Since 1996, general partners of KKR have included Henry Kravis, George R. Roberts, Paul Raether, Robert MacDonnell, Jose Gandarillas, Michael Michelson, Saul Fox, James Greene, Michael Tokarz, Clifton Robbins, Scott Stuart, Perry Golkin and Edward Gilhuly. Among those who left were Saul Fox, Ted Ammon, Ned Gilhuly, Mike Tokarz and Scott Stuart who had been instrumental in establishing KKR's reputation and track record in the 1980s. KKR remains tightly controlled by Kravis and Roberts. The issue of succession has remained an important consideration for KKR's future as an ongoing institutionalized firm.

Q reports

Period Date Adjusted Actuals EPS GAAP EPS
Q3 2022 2022-10-31 Future report Set alerts
Q2 2022 2022-08-02 0.95 0.95
Q1 2022 2022-05-03 1.10 1.10
Q4 2021 2022-02-08 1.59 1.59
Q3 2021 2021-11-02 1.05 1.05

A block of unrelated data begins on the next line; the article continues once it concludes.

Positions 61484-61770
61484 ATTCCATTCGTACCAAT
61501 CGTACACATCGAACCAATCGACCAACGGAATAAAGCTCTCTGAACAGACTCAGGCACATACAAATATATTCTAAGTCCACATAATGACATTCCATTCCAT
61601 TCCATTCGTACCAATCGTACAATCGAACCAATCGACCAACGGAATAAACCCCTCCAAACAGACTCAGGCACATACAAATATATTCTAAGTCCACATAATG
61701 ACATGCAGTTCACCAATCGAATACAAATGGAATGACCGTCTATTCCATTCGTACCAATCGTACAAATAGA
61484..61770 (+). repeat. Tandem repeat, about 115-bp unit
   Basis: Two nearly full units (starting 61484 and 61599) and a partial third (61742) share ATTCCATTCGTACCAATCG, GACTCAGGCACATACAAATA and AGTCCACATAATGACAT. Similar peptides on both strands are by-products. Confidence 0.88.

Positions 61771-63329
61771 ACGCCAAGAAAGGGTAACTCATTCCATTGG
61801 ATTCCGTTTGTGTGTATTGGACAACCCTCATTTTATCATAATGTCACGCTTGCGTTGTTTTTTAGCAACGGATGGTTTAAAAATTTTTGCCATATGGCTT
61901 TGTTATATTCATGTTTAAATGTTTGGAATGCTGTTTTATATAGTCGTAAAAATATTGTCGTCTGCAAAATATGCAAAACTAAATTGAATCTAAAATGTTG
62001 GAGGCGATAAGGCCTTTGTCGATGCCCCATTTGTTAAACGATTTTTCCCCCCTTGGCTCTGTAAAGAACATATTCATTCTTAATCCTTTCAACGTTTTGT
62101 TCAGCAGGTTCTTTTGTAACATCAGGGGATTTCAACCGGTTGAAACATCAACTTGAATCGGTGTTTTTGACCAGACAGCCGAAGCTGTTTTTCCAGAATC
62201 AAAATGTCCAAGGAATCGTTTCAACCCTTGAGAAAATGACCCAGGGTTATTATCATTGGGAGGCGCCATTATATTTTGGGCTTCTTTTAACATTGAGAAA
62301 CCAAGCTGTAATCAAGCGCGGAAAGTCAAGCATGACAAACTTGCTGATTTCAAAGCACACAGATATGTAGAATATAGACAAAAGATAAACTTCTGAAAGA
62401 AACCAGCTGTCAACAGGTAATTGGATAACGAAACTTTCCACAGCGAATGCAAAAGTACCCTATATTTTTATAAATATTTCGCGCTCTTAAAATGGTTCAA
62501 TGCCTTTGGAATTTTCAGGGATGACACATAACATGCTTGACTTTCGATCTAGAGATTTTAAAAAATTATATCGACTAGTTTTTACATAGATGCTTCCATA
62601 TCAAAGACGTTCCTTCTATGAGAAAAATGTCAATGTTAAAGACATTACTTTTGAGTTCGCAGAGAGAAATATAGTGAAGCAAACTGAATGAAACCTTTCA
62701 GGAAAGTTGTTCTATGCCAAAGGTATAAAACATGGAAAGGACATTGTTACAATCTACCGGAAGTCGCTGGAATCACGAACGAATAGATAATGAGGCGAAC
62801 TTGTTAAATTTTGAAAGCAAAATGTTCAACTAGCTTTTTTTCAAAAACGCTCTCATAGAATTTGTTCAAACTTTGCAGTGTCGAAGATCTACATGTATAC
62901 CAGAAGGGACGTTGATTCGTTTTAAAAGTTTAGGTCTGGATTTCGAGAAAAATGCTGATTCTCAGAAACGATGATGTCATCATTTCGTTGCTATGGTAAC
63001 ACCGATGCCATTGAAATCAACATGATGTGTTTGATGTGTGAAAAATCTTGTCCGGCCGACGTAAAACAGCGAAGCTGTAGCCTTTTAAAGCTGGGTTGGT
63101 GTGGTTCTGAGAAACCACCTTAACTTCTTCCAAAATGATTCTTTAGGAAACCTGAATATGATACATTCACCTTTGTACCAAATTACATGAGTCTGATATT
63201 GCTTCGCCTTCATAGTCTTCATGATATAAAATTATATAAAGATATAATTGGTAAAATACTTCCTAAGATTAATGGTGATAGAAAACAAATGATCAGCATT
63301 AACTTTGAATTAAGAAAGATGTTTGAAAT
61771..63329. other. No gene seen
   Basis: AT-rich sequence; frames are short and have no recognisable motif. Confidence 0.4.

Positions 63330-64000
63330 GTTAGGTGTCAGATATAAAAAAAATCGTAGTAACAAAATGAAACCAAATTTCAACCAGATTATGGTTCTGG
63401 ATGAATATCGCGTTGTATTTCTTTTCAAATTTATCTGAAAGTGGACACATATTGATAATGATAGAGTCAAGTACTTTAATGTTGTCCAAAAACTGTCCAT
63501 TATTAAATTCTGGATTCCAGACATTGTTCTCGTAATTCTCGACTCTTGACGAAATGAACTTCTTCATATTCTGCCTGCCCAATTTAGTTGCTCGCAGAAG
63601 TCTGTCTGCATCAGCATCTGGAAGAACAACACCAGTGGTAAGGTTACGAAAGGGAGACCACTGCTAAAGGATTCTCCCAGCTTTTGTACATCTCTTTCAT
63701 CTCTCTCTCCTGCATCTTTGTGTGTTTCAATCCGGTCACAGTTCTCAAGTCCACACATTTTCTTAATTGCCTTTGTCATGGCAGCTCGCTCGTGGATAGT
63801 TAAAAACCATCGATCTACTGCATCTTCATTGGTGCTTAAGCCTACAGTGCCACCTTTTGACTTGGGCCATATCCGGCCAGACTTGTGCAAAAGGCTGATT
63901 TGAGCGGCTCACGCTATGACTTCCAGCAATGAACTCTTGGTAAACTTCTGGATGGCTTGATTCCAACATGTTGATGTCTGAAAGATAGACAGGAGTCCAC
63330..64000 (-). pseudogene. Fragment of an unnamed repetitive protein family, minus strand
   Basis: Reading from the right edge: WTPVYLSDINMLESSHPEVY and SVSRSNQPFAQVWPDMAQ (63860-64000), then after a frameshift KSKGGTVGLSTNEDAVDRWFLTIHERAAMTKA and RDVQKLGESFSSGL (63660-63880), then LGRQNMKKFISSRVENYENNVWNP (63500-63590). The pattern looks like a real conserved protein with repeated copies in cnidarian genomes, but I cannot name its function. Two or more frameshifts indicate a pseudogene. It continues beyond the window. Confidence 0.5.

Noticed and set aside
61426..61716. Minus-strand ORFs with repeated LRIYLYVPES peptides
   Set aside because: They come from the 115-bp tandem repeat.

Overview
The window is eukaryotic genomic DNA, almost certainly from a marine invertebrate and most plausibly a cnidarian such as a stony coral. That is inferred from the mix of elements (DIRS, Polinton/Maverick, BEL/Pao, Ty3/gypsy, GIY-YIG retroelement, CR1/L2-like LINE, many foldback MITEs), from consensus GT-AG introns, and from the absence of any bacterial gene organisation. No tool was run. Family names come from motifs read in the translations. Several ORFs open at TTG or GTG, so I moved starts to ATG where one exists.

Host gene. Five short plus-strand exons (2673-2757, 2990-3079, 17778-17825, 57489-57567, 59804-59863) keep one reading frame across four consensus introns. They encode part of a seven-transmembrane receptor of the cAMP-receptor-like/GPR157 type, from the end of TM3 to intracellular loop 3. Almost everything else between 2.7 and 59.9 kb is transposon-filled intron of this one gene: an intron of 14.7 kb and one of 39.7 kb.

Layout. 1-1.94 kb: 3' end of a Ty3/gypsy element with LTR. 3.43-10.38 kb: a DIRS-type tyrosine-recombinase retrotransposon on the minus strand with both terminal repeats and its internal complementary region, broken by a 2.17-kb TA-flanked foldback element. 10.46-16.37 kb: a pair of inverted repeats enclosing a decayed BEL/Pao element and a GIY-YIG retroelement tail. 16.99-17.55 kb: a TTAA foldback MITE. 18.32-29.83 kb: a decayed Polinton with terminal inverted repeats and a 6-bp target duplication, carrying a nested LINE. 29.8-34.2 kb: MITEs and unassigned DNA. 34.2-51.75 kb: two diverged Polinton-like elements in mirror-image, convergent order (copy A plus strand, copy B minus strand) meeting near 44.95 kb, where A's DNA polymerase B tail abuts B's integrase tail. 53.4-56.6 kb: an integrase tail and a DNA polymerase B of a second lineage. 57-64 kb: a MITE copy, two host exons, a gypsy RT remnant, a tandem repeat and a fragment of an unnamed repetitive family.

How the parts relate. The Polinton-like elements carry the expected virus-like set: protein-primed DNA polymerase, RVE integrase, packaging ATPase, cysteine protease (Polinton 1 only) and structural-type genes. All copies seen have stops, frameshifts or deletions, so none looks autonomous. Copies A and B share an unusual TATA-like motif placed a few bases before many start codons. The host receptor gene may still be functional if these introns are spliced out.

Q2 2021 2021-08-03 1.05 1.05
Q1 2021 2021-05-04 0.75 0.75
Q4 2020 2021-02-08 0.49 0.49
Q3 2020 2020-10-30 0.48 0.48
Q2 2020 2020-08-04 0.39 0.39


2016-07-11 Reiterated Rating Keefe, Bruyette & Woods Hold $21.00 to $20.00
2016-07-10 Reiterated Rating Deutsche Bank AG Hold
2016-07-07 Lower Price Target Barclays PLC Overweight $16.00 to $15.00
2016-07-07 Initiated Coverage Credit Suisse Group AG Outperform $16.00
2016-04-28 Reiterated Rating Jefferies Group Buy $17.00
2016-04-26 Lower Price Target Morgan Stanley Equal Weight $15.00 to $14.00
2016-04-19 Reiterated Rating Deutsche Bank Hold $14.00
2016-04-19 Reiterated Rating Deutsche Bank AG Hold $14.00
2016-04-13 Reiterated Rating Citigroup Inc. Buy
2016-04-12 Lower Price Target Jefferies Group Buy $16.00
2016-03-16 Reiterated Rating Oppenheimer Outperform $23.00
2016-03-16 Reiterated Rating Oppenheimer Holdings Inc. Outperform $23.00
2016-03-11 Boost Price Target Deutsche Bank Hold $13.00 to $14.00
2016-02-18 Lower Price Target Jefferies Group Buy $19.00 to $18.00
2016-02-18 Lower Price Target Citigroup Inc. $19.50 to $17.00